INDEX



Agalena, house-spider, 7.

Alypia, grape-vine-moth, 160.

Andromeda (A. ligustrina), singular greeting to the bee, 126; interior arrangement of flower, 128; release of the pollen, 129.

Angraecum, orchid of Madagascar, with nectary eleven inches long, 219.

Ants, herding the aphides, 166; a model honey-farm, 167.

"Ant-holes," 61.

Aphides, plant-lice, founders of the feast, 165; herded by ants, 167.

Apocynum, dogbane, 236.

Aprophora, spume-bearer, 82.

Arethusa bulbosa, orchid, 175.

Argiope, field spider, 8.

Aristolochias, 119.

Aristotle, 23.

Arum, wild: —Position of the anthers, 141; progressive stages of change, 142.

Asclepias cornuta, milkweed, 227.

Asilus, "robber-fly", 8.

Axell, a follower of Darwin, 116.

Bees: —The drone of, 5; a counterpart of clover; dependence of clover on, 117; manner of approach, 121; black-and-white banded, 126; approach to the blue-flag, 131; experiment with the bumblebee, 209; his escape from the flower, 210; manner of cross-fertilizing, 212; manner of conveying the pollen, 218; his difficulties with the milkweed flower, 233; the cumbersome handicap, 234; destroyed by the milkweed, 235.

Beetles (Cicindela), tiger, 68.

Birds: —Swifts, 5; robin, 5; vireo, 5, 45; indigo, 5; chat, 5, 40; oriole, 5, 32; red-headed chippy; barn-swallow, 6, 28, 39, 40; cuckoo, 23; "kow-bird"; cow black-bird; bunting, 27; song-sparrow, 30, 40; Maryland yellow-throat, 28, 45; Wilson's thrush; chewink, 32; fly-catcher; bluebird; oven-bird; cat-bird; phoebe, 40; bobolink; "reed-bird," 53; humming, 227.

Birds' nests: —Flimsy structure of the cuckoo's, 26; song-sparrow's, 30; oriole's swinging hammock; cobweb structure of the vireo's, 32; size of yellow-bird's; summer yellow-bird's beautiful home, 47; a four-story house, a possible fashion in featherdom, 51; pipit's, 35; wood-sparrow's, 37.

Bittersweet (Celastrus scandens), queer little harlequins on, 9; its scarlet-coated seeds, 88.

Blackburn, Mrs., quoted, 35.

Blair, Patrick, his claims concerning pollen, 111.

Blossom ceremonies, 119.

Blue-flag, its hidden anthers reached only by the bumblebee or large fly,129; manner of the bee's approach, 131.

Burroughs on wren-building, 17.

Butterflies: —Great yellow swallow-tail (Papilio turnus); red admiral (Pyrameis Atlanta); small yellow (Philodice); semicolon (Grapta interrogationis); comma (Vanessa comma), 153; orange; white (Aphrodite), 154; white cabbage (Pontia oleracea) 153.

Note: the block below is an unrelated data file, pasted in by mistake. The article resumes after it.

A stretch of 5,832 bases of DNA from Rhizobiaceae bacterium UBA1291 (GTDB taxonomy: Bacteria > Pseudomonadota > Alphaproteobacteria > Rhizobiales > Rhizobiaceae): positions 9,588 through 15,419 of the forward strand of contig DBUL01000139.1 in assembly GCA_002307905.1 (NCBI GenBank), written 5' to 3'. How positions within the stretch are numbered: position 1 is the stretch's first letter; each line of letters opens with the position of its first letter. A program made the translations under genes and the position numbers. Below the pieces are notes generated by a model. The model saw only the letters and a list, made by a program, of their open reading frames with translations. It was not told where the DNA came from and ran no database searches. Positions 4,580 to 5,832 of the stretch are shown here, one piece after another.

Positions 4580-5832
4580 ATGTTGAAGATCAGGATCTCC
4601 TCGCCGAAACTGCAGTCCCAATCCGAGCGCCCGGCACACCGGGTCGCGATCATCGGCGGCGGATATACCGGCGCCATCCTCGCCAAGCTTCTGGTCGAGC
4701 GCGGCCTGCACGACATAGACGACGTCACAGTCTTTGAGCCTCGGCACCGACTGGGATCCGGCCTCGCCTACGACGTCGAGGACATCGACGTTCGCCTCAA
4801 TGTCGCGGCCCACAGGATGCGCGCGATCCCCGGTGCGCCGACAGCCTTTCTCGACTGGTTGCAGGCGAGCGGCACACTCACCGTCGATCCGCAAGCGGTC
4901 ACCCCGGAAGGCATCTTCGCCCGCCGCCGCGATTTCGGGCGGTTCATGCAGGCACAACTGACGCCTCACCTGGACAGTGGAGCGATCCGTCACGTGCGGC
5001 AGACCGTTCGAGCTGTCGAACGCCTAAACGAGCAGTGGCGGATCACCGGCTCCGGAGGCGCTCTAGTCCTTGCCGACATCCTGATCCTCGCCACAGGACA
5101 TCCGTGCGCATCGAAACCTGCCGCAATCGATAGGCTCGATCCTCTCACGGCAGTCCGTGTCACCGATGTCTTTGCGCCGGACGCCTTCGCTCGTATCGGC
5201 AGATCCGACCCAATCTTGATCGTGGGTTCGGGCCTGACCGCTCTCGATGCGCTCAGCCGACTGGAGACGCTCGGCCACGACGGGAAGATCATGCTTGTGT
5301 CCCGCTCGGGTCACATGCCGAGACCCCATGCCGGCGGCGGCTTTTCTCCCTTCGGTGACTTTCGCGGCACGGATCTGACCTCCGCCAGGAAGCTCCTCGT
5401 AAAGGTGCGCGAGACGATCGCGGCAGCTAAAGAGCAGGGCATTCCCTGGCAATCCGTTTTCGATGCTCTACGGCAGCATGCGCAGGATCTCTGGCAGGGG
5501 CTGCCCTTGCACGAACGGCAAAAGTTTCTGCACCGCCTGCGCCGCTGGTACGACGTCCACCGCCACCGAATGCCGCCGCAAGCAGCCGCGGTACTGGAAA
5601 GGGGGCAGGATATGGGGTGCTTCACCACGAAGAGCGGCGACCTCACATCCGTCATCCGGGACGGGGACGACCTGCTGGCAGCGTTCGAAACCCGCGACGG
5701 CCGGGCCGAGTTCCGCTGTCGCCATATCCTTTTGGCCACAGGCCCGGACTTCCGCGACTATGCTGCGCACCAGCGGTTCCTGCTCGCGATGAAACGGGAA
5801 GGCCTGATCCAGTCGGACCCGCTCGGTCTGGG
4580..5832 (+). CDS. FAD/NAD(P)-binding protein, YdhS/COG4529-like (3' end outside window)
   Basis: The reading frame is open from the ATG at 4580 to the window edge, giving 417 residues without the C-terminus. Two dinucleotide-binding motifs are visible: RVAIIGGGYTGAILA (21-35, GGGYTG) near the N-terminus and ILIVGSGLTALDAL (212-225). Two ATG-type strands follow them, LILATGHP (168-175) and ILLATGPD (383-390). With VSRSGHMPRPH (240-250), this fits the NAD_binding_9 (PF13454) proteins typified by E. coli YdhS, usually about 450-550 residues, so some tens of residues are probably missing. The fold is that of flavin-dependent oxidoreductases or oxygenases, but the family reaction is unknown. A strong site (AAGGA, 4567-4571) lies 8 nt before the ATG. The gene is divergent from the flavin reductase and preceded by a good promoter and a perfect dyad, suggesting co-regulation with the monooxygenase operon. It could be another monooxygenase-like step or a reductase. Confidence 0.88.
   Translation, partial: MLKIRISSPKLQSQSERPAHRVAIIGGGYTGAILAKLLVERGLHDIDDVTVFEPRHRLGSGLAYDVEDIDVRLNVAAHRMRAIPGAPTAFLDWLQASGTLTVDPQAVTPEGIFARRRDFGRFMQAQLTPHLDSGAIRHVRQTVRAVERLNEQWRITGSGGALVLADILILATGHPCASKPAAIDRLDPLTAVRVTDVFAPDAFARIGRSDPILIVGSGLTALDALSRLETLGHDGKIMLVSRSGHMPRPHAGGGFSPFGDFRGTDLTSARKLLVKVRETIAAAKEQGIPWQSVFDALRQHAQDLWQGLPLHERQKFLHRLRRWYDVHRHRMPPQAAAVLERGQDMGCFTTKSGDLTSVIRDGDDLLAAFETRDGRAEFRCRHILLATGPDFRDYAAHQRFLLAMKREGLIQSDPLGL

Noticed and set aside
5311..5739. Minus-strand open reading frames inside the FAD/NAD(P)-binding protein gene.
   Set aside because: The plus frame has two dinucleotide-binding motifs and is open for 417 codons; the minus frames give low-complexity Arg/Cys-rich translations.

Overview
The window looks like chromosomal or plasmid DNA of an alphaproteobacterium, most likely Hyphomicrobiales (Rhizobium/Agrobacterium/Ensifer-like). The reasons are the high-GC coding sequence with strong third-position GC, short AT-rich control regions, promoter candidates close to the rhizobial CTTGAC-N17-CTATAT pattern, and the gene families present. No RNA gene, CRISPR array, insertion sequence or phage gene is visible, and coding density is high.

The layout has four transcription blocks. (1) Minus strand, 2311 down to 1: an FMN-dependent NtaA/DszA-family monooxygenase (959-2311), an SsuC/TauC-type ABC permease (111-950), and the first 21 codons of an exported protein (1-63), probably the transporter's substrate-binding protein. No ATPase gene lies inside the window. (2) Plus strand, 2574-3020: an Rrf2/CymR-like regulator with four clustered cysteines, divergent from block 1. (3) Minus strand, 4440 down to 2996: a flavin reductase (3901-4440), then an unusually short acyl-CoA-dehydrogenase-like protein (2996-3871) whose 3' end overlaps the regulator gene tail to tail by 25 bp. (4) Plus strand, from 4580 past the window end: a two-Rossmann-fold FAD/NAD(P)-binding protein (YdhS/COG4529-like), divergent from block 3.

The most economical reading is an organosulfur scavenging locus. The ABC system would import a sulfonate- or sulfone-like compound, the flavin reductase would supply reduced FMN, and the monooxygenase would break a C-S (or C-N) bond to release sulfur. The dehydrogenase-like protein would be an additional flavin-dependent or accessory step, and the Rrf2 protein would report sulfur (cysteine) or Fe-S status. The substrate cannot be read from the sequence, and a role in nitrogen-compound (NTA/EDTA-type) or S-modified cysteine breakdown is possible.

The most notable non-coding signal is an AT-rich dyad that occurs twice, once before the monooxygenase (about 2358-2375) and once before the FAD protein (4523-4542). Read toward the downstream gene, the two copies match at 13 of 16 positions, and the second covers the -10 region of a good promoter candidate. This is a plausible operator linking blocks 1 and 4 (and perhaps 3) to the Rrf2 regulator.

Cactus, prickly-pear, its golden bower, 118.

Collinsonia, horse-balm, 136.

Caterpillars, 10, 14, 15, 62.

Celastrus scandens, bittersweet, 88.

Chamaelirium luteum, devil's-bit, 133.

Chipmonk, 6.

Cicada, victim of the sand-hornet, 77; manner of depositing its eggs; period of transformation, 97; time of hatching, 100.

Cicindela, tiger-beetle, 68.

Clover, cause of failure of crop in Australia, 117.

Cobwebs: —A dusty prize; a two year's span, 7; a mixed assortment in, 8.

Cone-flower (Rudbeckia hirta), 138; embryo seeds; arrangement of the anthers, 139.

Cow black-bird, 27; his favorite perch; old dame's theory, 28; an unwelcome intruder, 30; a prowling foe, 31.

Cow-bird: —Ravenous young parasite, 31; a clamoring lubber, 37; "Black Douglas" of the bird-home, 38; selected victims, 39; distribution of its eggs; vicious habits, 40; egg-laying intervals; demoralizing conditions; American species an improvement, 41; survival of the fittest, 42; balance of power, 44; outwitted, 51; massing for migration, 52.

"Cow-spit," 80.

Cross-fertilization, 115, 122, 178, 189, 194.

"Cuckoo-spit," 80.

Cuckoos: —Poetic misnomer, 23; outrage on maternal affection; yellow-billed; black-billed; imagination versus facts, 25; bad workmanship of nest, 26; its stammering cry, 27; manner of depositing its eggs; handling the egg with her bill, 33; short period of incubation; voracious appetite of the young; aggressive selfishness, 34; the tragedy of the nest, 35; manner of disposing of its nest-mates, 36.

Cypripedium acaule, moccasin-flower; ladies'-slipper; Venus's-slipper, 205.

Darwin: —Process of anatomical evolution, 35; theory of cross-fertilization, 105; inspired insight, 115; his disciples, 116; experiments with pollen, 126; weakness of self-fertilizing flowers, 144; triumphant revelation, 171; reaffirming Sprengel's theory, 178; a chosen interpreter, 181; dependence on insects, 183; revealing the hidden treasure, 185; foretelling the manner of cross-fertilization, 189; description of the cross-fertilization, 209; bees as implied fertilizers, 212; truth of his belief, 220.

Darning-needle, dragon-fly (Libellulidae), 156; his dainty morsel, 160.

Delpino, a follower of Darwin, 116.

Desmodium, its hospitable welcome, 118.

Devil's-bit (Chamaelirium luteum), 133.

Digger wasp, its color and wire-like waist, 72; manner of working, 74; covering its tracks; opening the tomb, 76; living food for the young grub, 77; its remarkable carrying power, 78.

Dogbane (Apocynum), its fragrant, bell-shaped flowers, 236; trapping moths, 237.

Dogwood, 5.